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Greeks and Persians revision document Past paper questions: Literary
? Did the Greeks ever show sympathy for the Persians?
? Did the Greeks understand Xerxes?
? Discuss the role of visuality and spectacle in Greek literary depictions of Persians.
? 'Kings are complex, conflicted figures in Greek literature.' Is this true also of Persian kings?
? Herodotus cannot decide whether he sees humanity as essentially equal or Greeks as culturally superior.' Do you agree?
? Is 'the barbarian' always a stereotype in Greek texts and images?
? Is the notion of 'orientalism' applicable to Herodotus?
? 'Herodotus is writing cultural history as much as political history.' What does this mean, and what are the consequences for our assessment of his achievement in Book l?
? 'Greeks versus the Other.' Does this model of ethnic identity do justice to Herodotus' work?
? Are there any points of convergence between Persian views of Persians and Greek views of Persians?
? 'Viewers of ancient art always look up to or down on Persians - never at them'. Do you agree?
? How do fifth-century representations of Persians exploit ideas of gender and sexuality?
? 'Our perception of Persian royalty is always mediated by propaganda.' Discuss.
? Is Herodotus' portrait of Lydians and Persians unhelpfully Hellenocentric?
? How can the notion of orientalism be applied to ancient Greek art and artefacts?
? Does Greek art suggest a genuine interest in Lydians and Persians, or merely the expression of racial prejudices?
? 'There is no single consistent attitude to "the barbarian" in our fifth-century evidence.' Could this be maintained on the basis of vase-painting?
? Are Persians in Greek visual art made to look exotic or ridiculous or both or neither? How might you prefer to describe their portrayal?
General points 1/10
?????It's one thing to point out differences, it's another to make evaluative judgements on those differences. Greek fascination with Eastern culture, particularly Persians - Attic vases with oriental dress, tragedies with Eastern characters or set in Eastern lands, Eastern characters in comedy, first historian chooses to narrate rise and fall of Persian kings New fascination - Persian empire only starts to impinge on Greek consciousness in second half of 6th century - fall of Croesus, invasion of Scythia Growing sense of shared Hellenicity - Panhellenic institutions, cult centres, Homeric poems, alphabet/language - but Greeks more focused on polis After the wars, mixed feelings - satisfaction, pride, interest in alien culture Many Greeks came into contact with Persians on the battlefield or through negotiations. Huge amount of loot: no surprise the Persians had connotations of luxury. After the war many Greeks, particularly the aristocracy, began to adopt Persian customs. Booty showed that the Persians lived a luxurious life, Aeschylus may have looked down on this, but many Greeks didn't. Can talk about pottery, dress and the Odeion. Persia also began to be seen as a potential ally - diplomatic envoys went back and forth between Athens and Susa, diplomatic gifts exchanged. 'Barbarian stereotype' may have existed but does not mean that all subscribed to it. Very nature of a stereotype is exaggeration. 'Other' as 'polar opposite' or 'different in some way'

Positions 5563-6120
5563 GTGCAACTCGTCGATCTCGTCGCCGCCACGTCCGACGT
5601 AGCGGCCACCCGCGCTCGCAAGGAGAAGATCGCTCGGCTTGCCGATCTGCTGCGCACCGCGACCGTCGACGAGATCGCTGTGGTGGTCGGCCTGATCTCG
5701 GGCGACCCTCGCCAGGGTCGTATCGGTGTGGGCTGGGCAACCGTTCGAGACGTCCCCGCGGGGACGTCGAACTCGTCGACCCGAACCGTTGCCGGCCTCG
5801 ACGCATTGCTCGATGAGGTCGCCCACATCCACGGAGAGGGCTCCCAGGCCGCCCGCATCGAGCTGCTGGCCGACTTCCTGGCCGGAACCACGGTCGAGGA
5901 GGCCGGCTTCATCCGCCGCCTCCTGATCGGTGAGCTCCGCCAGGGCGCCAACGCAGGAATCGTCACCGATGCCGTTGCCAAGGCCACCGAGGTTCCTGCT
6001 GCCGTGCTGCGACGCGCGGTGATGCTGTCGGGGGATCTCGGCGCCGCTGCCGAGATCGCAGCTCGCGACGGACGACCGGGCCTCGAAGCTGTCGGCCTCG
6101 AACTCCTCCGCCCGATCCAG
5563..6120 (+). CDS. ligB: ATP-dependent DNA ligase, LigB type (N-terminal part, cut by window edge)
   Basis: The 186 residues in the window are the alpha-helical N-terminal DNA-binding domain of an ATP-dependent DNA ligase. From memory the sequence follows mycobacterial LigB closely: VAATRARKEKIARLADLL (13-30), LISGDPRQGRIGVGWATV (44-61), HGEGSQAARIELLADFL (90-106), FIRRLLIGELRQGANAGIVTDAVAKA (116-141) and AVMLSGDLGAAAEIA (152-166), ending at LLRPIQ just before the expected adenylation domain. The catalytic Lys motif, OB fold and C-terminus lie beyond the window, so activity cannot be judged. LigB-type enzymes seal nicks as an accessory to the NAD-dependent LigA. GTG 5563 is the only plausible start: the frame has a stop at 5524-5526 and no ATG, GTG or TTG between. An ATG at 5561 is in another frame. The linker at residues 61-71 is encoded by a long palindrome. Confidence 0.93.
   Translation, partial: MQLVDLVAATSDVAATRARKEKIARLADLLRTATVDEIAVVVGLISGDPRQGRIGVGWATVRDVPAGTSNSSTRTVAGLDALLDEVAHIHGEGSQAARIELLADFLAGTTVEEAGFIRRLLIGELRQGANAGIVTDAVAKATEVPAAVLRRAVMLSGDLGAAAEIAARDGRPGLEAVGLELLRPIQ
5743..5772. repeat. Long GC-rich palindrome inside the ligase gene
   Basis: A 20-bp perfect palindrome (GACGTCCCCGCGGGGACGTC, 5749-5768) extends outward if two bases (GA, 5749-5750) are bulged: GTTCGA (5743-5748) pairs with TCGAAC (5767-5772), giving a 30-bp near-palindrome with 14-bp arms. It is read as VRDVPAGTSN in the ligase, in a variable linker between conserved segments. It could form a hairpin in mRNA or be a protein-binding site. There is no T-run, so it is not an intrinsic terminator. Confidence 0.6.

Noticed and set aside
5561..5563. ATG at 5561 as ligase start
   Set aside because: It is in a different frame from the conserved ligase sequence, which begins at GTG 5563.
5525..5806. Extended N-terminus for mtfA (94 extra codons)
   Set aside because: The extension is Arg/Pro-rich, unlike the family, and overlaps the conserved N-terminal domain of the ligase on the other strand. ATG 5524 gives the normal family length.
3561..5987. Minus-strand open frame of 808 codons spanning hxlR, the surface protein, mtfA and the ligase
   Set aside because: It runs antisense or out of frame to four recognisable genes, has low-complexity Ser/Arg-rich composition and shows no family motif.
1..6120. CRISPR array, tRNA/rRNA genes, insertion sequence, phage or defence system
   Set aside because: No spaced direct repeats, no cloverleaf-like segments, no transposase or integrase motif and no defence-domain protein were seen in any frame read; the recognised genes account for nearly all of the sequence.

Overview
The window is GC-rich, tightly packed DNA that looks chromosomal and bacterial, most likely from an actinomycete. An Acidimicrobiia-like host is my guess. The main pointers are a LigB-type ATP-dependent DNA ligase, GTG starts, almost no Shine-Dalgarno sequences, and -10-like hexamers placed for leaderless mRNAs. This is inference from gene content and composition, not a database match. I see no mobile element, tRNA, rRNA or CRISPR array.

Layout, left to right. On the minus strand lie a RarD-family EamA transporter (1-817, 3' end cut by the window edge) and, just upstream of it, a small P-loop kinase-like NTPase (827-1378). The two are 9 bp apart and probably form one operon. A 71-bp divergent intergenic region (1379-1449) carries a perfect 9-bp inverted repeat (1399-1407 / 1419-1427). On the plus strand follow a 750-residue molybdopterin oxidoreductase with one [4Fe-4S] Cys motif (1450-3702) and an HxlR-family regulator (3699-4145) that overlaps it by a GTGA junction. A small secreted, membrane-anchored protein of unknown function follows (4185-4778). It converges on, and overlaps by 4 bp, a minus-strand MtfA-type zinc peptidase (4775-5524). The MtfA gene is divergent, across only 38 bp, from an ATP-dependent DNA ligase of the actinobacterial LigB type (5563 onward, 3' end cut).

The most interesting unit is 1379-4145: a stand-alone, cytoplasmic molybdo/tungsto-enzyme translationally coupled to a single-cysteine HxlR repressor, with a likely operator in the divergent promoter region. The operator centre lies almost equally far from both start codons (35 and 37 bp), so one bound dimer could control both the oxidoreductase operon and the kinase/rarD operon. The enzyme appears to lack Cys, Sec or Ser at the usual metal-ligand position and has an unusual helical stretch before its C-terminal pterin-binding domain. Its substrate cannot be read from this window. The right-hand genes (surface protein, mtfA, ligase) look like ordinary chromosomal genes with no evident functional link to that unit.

Aeschylus' Persae Performed 472, Salamis was in 480, so only 8 years later, play won first prize. It's the first surviving depiction of the post Persian wars Persians. Phrynichus' Sack of Miletus was 494, the poet was fined for 'reminding familiar misfortunes', it was decreed that no play on the subject should be put on again. Play as history People often used to assume the play was historically accurate because events were so recent. However it's a play so a certain amount of dramatic elaboration, had to operate within margins of credibility, but those margins were wide, for example the claim that the Persians had suffered a major blow. Representation of the Persians Strong contrast between Greeks and Persians. Characteristics that emerge are the opposite to the Greek ideals - Persians portrayed in
pretty negative light. One or two nuances (Darius, Athenocentrism) don't radically alter the polarity. Effeminacy:
? Only women and effeminate men on stage
? No strong male character in control
? Chorus is too old, Xerxes is too young, Darius is dead/ghost, the character on stage for longest is Atossa.
? Xerxes wears feminine garment and later tears it - female gesture
? Asia referred to as female, marriage beds and cities are 'unmanned' Immoderate luxury:
? Rich costumes
? Lots of gold, especially in the royal house - poluchrusos. Lamentation:
? Self-indulgent weeping, all done on stage, shows unrestrained emotion
? All Xerxes' lines are in lyric, particularly used in laments
? Must be careful with this point as Creon laments at the end of Antigone and nobody calls him effeminate. But masculinity associated with control. Despotism/hierarchalism:
? No freedom of speech, freedom of expression would be a challenge to the monarchy. Chorus are very aware of their rank
? Themes of slavery - the yoke
? Atossa and two kings compared to gods
? Absolute rule, Atossa says 'if he fails - he is not accountable to the community. Provided that he has survived he is still sovereign of this land'. Contrast to Athenian euthunai. Symbolism - day and light are associated with Greek actions, Persians move in the dark. Dark has connotations of furtiveness and deception Cruelty - Xerxes threatens to behead his sea captains Distinction by method of warfare, bow vs spear Attempts to capture Persian authenticity
? Pseudo-Eastern lamentation, use of what was thought to be Persian vocabulary
? Deluge of exotic names
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